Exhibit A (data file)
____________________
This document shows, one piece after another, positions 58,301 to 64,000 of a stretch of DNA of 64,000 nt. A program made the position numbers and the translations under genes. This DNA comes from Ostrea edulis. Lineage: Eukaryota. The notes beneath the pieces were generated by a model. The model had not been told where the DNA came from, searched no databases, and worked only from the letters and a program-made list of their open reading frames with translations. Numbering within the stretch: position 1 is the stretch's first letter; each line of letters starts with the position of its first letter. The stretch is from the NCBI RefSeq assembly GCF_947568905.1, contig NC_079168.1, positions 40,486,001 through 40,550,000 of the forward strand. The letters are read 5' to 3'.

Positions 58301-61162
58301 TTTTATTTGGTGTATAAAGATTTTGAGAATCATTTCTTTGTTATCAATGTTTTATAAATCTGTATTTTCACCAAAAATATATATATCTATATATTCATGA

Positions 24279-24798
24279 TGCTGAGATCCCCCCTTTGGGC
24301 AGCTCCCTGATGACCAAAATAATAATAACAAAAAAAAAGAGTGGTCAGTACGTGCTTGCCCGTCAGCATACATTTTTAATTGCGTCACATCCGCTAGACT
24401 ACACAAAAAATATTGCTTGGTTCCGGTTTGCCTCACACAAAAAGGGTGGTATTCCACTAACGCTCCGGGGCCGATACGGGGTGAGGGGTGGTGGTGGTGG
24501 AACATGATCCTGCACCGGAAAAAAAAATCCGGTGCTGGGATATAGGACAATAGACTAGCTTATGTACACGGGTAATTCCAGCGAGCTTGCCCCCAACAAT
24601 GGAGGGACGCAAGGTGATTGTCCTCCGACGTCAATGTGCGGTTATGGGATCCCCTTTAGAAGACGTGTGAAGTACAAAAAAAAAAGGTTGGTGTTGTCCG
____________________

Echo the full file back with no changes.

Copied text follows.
This document shows, one piece after another, positions 58,301 to 64,000 of a stretch of DNA of 64,000 nt. A program made the position numbers and the translations under genes. This DNA comes from Ostrea edulis. Lineage: Eukaryota. The notes beneath the pieces were generated by a model. The model had not been told where the DNA came from, searched no databases, and worked only from the letters and a program-made list of their open reading frames with translations. Numbering within the stretch: position 1 is the stretch's first letter; each line of letters starts with the position of its first letter. The stretch is from the NCBI RefSeq assembly GCF_947568905.1, contig NC_079168.1, positions 40,486,001 through 40,550,000 of the forward strand. The letters are read 5' to 3'.

Positions 58301-61162
58301 TTTTATTTGGTGTATAAAGATTTTGAGAATCATTTCTTTGTTATCAATGTTTTATAAATCTGTATTTTCACCAAAAATATATATATCTATATATTCATGA

Positions 24279-24798
24279 TGCTGAGATCCCCCCTTTGGGC
24301 AGCTCCCTGATGACCAAAATAATAATAACAAAAAAAAAGAGTGGTCAGTACGTGCTTGCCCGTCAGCATACATTTTTAATTGCGTCACATCCGCTAGACT
24401 ACACAAAAAATATTGCTTGGTTCCGGTTTGCCTCACACAAAAAGGGTGGTATTCCACTAACGCTCCGGGGCCGATACGGGGTGAGGGGTGGTGGTGGTGG
24501 AACATGATCCTGCACCGGAAAAAAAAATCCGGTGCTGGGATATAGGACAATAGACTAGCTTATGTACACGGGTAATTCCAGCGAGCTTGCCCCCAACAAT
24601 GGAGGGACGCAAGGTGATTGTCCTCCGACGTCAATGTGCGGTTATGGGATCCCCTTTAGAAGACGTGTGAAGTACAAAAAAAAAAGGTTGGTGTTGTCCG